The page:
Emily’s birdathon: “The day I became a birder”

Although I have worked in the “bird world” since 2013, I have been reluctant to call myself a “birder”. I’m a conservation biologist who happens to work in the system of avian ecology. I like reptiles and amphibians better anyways… but on June 3, 2018, the Godwit the Wind Birdathon day, that changed!

My past recreational birding trips have always been led by friends, with me being a passive follower. When I found out Birdathon weekend was the same weekend I was in Calgary for a bike trip (nowhere near my teammates), I had to tighten up my binocular straps and figure out how to lead a birding day by myself. My target was mountain species to add to the list of boreal and prairie species being checked off by the other Godwit the Wind-ers. I put a call out to any friends who may be interested in some mountain exploration on the Sunday and assembled a posse of 4 non-birders for a scrambling/birding excursion up Mount Yamnuska (Yichao Chen, an adventuring friend from Yellowknife, and her friends Tara Ersser, Patrick Blancher, Kyle Rentmeister).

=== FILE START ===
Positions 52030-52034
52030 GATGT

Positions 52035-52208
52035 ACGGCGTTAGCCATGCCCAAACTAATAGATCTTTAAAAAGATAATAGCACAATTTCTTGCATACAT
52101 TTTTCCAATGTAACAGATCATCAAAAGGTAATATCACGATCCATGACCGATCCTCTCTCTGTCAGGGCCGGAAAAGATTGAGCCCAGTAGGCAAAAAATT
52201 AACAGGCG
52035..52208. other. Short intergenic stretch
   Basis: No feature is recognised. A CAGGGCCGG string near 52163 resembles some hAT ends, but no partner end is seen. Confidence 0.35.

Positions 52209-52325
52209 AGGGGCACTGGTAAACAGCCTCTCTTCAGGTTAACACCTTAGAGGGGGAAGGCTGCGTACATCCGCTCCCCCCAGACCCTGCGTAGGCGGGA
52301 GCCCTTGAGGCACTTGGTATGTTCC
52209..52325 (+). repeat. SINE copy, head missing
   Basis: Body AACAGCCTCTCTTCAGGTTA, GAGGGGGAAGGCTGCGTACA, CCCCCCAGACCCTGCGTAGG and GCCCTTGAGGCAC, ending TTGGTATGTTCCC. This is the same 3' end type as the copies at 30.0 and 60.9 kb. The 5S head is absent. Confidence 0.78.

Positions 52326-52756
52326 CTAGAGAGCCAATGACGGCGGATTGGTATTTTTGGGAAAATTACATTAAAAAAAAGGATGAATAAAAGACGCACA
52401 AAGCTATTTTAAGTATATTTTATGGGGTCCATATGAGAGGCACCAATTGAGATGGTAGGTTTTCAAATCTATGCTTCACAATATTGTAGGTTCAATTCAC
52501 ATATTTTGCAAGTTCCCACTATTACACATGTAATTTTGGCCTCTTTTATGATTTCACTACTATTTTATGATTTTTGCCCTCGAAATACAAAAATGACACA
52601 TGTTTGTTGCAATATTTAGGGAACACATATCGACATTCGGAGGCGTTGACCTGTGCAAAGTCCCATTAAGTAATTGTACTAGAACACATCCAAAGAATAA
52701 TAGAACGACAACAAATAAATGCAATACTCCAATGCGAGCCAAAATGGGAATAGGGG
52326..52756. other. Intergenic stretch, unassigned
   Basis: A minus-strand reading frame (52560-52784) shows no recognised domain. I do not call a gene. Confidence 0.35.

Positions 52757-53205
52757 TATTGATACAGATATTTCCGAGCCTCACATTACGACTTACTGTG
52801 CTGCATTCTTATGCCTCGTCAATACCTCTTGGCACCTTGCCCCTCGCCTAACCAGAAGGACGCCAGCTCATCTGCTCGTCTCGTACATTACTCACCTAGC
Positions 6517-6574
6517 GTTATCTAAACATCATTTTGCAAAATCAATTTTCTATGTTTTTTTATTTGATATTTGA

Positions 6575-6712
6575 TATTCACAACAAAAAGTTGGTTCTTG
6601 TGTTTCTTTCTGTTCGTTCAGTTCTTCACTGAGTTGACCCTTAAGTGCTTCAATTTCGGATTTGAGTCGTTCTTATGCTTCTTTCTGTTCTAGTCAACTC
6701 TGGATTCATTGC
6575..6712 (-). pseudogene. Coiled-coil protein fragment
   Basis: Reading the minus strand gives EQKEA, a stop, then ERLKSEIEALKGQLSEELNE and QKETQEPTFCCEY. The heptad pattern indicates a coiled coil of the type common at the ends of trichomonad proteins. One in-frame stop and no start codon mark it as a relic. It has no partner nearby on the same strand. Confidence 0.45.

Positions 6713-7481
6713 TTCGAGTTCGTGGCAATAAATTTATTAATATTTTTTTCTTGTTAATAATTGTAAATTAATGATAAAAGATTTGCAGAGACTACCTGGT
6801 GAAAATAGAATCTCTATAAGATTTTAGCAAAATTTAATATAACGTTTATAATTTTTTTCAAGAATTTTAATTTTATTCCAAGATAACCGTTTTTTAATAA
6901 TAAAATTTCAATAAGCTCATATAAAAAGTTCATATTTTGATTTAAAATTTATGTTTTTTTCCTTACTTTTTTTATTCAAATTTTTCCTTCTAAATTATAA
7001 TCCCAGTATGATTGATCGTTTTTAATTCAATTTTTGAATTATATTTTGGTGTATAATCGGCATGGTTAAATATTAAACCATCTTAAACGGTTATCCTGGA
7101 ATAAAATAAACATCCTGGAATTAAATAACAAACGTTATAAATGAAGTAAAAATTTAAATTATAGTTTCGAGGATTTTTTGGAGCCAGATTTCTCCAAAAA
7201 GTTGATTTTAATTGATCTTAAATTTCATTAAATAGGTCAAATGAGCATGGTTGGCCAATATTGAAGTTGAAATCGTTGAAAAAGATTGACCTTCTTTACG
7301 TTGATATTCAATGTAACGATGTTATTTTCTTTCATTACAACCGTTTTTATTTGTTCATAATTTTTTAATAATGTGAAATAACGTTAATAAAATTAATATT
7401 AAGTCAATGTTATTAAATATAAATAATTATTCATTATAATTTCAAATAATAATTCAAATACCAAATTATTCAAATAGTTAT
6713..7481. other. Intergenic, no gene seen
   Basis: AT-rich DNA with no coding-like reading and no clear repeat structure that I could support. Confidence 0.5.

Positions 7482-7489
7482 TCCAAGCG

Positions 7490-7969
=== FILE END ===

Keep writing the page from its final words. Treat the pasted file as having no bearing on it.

We had a fabulous day birding. We left Calgary around 7:00 am and parked at the trailhead in Bow Valley Provincial Park, 45 minutes west of Calgary. The 6.5 km trail up and over Yamnuska summit took us up 545 m of elevation, leading us to first pass through subalpine forests filled with white-throated sparrows, Swainson’s thrushes and dark-eyed juncos. This first part of the walk was filled with lots of stopping and starting as I taught the crew about bird song identification and breeding behaviours in birds. As we approached the treeline, we mulled over a potential mountain chickadee call, and with Yichao’s help, we confirmed it with visual ID!

As we climbed above the treeline, the bird activity slowed down, and we hiked a bit faster. From the edge of the forest, I heard a Townsend’s solitaire singing, which was a nice surprise. As we reached the summit, we found flocks of violet-green swallows foraging around the cliff tops and ravens playing in the wind. At our lunch stop, our crew and all the other hikers lunching started pointing out birds to us, and Patrick from our group pointed to something that “looked like just a sparrow or something”. Well, if it’s on top of a mountain, its gotta be a cool one, and it ended up being a gray-crowned rosy finch! On the hike down, after some super fun skree-skiing, we ran into a pacific-slope flycatcher singing over a stream in a lush patch of higher elevation forest.